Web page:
Gorsuch sworn into Supreme Court, vows to serve Constitution

President Donald Trump watches as Supreme Court Justice Anthony Kennedy administers the judicial oath to Justice Neil Gorsuch during a re-enactment in the Rose Garden of the White House White House in Washington, Monday, April 10, 2017. Holding the bible is Gorsuch's wife Marie Louise Gorsuch. (AP Photo/Carolyn Kaster)

 

WASHINGTON (AP) — President Donald Trump praised new Supreme Court Justice Neil Gorsuch during a public White House ceremony on Monday as a jurist who will rule "not on his personal preferences but based on a fair and objective reading of the law."
In a Rose Garden ceremony, Trump said Americans would see in Gorsuch "a man who is deeply faithful to the Constitution of the United States" and predicted greatness for the 49-year-old former appeals court judge from Colorado.
"I have no doubt you will go down as one of the truly great justices in the history of the U.S.," Trump said. The president noted that the successful nomination came during his first 100 days in office and added: "You think that's easy?"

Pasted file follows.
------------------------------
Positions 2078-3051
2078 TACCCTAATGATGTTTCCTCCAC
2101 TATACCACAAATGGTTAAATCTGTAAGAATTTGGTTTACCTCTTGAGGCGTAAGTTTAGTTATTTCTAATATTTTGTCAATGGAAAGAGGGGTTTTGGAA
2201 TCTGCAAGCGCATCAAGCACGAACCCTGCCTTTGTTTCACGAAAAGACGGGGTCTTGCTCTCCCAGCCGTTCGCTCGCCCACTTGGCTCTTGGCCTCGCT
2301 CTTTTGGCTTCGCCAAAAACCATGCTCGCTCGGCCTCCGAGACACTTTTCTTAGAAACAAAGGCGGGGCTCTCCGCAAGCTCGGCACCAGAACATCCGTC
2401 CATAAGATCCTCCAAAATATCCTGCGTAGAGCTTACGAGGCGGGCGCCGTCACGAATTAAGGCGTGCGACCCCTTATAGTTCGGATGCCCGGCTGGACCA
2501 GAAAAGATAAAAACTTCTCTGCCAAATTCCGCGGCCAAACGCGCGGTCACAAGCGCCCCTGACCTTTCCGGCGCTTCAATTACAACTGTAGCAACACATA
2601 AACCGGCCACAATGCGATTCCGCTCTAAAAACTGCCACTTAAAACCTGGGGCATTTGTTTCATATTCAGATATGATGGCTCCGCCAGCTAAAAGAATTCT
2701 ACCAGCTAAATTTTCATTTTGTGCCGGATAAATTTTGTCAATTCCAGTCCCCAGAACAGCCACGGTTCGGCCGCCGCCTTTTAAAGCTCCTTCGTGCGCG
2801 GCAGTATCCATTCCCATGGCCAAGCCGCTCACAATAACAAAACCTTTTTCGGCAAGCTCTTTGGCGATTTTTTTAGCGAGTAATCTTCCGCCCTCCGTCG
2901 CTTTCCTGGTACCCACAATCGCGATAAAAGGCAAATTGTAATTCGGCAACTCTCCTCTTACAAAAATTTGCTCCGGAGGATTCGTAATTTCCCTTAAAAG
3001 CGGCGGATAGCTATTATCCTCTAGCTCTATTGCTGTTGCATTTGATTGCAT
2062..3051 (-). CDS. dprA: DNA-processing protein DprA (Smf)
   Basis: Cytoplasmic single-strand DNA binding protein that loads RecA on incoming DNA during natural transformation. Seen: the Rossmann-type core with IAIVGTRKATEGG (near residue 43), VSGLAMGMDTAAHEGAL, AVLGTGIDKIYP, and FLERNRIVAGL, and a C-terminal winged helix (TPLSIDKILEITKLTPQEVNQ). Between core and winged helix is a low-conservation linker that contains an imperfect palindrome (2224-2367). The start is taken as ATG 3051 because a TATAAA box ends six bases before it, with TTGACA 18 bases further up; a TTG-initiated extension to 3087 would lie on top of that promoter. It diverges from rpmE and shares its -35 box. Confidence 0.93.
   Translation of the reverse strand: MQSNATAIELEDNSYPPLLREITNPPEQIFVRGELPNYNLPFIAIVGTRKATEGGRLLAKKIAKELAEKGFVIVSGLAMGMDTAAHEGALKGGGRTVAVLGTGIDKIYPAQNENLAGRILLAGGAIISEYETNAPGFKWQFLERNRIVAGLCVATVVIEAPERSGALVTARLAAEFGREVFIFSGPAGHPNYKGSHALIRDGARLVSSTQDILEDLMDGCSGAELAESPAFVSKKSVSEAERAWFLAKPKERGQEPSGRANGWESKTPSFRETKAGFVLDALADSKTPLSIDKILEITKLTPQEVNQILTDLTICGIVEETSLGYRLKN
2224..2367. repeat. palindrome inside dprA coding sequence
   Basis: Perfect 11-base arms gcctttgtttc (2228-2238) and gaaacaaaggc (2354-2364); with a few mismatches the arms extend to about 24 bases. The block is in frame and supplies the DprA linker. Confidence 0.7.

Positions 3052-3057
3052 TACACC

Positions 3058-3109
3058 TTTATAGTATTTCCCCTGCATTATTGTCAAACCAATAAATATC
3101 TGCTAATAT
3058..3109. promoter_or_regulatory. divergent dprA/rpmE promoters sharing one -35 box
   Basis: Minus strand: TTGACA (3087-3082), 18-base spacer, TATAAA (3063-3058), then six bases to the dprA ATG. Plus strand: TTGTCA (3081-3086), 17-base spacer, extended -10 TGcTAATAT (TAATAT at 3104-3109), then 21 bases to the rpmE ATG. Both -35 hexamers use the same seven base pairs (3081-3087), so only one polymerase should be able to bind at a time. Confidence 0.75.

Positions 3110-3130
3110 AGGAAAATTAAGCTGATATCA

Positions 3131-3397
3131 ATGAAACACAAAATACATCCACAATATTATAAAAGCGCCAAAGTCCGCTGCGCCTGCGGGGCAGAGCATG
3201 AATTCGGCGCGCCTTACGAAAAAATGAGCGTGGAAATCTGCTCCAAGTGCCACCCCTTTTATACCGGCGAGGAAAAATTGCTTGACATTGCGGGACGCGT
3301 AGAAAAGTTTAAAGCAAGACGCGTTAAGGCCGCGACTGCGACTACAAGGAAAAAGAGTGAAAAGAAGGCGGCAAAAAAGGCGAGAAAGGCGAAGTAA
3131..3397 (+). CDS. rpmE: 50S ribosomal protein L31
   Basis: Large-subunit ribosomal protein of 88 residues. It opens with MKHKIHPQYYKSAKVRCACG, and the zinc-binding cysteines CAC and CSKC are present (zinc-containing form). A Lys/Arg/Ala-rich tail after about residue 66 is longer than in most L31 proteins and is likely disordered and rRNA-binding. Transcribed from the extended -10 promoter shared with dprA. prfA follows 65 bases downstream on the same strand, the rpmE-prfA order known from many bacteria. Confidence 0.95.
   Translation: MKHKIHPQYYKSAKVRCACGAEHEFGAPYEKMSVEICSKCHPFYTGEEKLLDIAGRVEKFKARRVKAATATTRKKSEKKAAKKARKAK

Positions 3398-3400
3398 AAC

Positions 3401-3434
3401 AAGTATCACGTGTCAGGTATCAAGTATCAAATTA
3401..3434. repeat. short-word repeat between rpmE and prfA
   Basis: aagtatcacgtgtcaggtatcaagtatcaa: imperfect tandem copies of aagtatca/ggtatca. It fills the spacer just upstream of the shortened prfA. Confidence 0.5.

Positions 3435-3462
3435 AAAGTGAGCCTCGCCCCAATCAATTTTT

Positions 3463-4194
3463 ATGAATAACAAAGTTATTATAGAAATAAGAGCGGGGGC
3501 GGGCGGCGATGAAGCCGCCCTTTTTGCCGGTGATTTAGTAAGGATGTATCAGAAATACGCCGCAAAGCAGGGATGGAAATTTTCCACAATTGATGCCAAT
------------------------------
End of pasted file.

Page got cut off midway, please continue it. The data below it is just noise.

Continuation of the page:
Gorsuch was sworn in during the ceremony by Justice Anthony Kennedy, for whom he once served as a law clerk. It was the second of two oaths — the first was conducted privately in the Justices' Conference Room by Chief Justice John Roberts.
In remarks in the Rose Garden, Gorsuch said he was humbled by his ascendance to the nation's high court and thanked his former law clerks, saying of his former law clerks, "your names are etched in my heart forever."
Gorsuch promised to be a "faithful servant of the Constitution and laws of this great nation."
Gorsuch will fill the nearly 14-month-old vacancy created after the death of the late Justice Antonin Scalia, who anchored the court's conservative wing for nearly three decades before he died unexpectedly in February 2016. In nominating Gorsuch, Trump said he fulfilled a campaign pledge to pick someone in the mold of Scalia.
During 11 years on the federal appeals court in Denver, Gorsuch mirrored Scalia's originalist approach to the law, interpreting the Constitution according to the meaning understood by those who drafted it. Like Scalia, Gorsuch is a gifted writer with a flair for turning legal jargon into plain language people can understand.
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Associated Press writers Mark Sherman and Ken Thomas contributed to this report.

 

 

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